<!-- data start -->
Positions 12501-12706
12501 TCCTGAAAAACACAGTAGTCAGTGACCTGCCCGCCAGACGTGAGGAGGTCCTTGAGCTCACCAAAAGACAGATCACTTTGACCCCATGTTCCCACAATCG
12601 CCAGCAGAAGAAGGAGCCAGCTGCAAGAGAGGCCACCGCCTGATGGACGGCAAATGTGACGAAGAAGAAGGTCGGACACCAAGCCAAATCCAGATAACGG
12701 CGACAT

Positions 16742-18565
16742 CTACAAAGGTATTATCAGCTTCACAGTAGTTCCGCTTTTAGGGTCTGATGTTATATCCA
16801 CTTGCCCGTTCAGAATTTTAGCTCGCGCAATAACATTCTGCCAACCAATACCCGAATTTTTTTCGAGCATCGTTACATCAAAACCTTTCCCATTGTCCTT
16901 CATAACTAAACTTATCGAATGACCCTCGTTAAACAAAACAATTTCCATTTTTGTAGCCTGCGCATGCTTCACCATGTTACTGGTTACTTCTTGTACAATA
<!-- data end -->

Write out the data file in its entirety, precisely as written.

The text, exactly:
Positions 12501-12706
12501 TCCTGAAAAACACAGTAGTCAGTGACCTGCCCGCCAGACGTGAGGAGGTCCTTGAGCTCACCAAAAGACAGATCACTTTGACCCCATGTTCCCACAATCG
12601 CCAGCAGAAGAAGGAGCCAGCTGCAAGAGAGGCCACCGCCTGATGGACGGCAAATGTGACGAAGAAGAAGGTCGGACACCAAGCCAAATCCAGATAACGG
12701 CGACAT

Positions 16742-18565
16742 CTACAAAGGTATTATCAGCTTCACAGTAGTTCCGCTTTTAGGGTCTGATGTTATATCCA
16801 CTTGCCCGTTCAGAATTTTAGCTCGCGCAATAACATTCTGCCAACCAATACCCGAATTTTTTTCGAGCATCGTTACATCAAAACCTTTCCCATTGTCCTT
16901 CATAACTAAACTTATCGAATGACCCTCGTTAAACAAAACAATTTCCATTTTTGTAGCCTGCGCATGCTTCACCATGTTACTGGTTACTTCTTGTACAATA